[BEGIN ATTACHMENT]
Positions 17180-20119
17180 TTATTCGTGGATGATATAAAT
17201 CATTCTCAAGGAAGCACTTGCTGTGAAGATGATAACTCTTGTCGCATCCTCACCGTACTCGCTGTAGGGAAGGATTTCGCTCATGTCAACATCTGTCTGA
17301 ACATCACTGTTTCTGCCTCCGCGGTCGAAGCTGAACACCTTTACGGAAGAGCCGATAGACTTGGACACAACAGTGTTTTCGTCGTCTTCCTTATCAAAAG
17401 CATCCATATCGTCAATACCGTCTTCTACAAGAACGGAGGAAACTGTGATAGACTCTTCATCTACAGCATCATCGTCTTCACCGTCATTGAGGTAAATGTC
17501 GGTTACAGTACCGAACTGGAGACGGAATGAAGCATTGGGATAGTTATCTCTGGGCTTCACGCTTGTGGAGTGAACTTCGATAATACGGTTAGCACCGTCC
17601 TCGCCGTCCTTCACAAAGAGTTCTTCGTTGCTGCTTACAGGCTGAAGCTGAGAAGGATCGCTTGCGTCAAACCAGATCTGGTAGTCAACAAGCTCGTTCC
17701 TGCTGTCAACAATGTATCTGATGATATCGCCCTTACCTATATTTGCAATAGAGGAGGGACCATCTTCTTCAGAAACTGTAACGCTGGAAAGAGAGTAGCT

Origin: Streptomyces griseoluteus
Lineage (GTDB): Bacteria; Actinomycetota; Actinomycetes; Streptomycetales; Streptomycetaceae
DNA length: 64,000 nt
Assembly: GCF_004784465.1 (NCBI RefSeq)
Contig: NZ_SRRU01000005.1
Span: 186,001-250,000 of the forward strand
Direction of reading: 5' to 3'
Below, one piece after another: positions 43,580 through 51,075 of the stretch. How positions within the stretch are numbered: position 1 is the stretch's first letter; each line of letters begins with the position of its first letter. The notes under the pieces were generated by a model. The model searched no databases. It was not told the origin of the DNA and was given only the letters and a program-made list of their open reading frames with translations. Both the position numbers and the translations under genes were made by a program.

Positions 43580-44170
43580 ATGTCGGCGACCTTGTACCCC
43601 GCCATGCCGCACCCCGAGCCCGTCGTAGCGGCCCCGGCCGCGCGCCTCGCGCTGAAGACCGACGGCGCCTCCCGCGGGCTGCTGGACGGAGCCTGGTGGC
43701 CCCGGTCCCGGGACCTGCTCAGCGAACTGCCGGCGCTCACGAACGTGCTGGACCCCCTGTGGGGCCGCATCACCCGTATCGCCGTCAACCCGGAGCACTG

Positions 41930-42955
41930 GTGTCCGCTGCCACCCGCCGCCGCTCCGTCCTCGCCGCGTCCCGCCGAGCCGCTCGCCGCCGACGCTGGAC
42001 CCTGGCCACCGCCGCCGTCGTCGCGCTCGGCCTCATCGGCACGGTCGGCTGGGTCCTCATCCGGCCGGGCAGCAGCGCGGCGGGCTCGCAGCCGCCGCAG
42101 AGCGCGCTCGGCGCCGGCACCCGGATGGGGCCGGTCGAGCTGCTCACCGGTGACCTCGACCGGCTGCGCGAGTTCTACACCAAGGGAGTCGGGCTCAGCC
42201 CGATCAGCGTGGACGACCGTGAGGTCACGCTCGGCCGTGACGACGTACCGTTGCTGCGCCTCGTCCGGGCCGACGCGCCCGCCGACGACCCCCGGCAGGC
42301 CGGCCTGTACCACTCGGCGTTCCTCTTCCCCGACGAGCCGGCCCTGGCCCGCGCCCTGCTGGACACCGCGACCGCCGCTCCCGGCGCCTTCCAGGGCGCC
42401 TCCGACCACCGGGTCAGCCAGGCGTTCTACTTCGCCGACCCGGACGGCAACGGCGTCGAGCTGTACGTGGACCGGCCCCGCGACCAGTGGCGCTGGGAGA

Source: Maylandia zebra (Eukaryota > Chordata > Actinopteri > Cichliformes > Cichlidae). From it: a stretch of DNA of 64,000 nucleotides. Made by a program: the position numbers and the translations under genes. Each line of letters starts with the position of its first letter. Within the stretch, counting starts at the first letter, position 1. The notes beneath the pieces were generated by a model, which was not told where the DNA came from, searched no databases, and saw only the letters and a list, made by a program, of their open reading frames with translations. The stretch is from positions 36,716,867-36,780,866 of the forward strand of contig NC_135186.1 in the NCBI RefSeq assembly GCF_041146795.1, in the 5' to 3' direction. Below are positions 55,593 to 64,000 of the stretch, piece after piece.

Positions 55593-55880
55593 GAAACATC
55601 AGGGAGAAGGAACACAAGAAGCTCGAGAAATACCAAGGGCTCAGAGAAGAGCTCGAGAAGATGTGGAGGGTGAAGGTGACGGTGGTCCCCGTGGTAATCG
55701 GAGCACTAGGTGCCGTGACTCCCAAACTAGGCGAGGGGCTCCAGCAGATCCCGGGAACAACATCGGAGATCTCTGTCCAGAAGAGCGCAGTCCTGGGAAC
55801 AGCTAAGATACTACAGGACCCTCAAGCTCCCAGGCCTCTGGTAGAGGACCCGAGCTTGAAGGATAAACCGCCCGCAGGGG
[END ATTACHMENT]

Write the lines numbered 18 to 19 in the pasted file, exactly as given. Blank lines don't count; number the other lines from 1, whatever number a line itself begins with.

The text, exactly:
43580 ATGTCGGCGACCTTGTACCCC
43601 GCCATGCCGCACCCCGAGCCCGTCGTAGCGGCCCCGGCCGCGCGCCTCGCGCTGAAGACCGACGGCGCCTCCCGCGGGCTGCTGGACGGAGCCTGGTGGC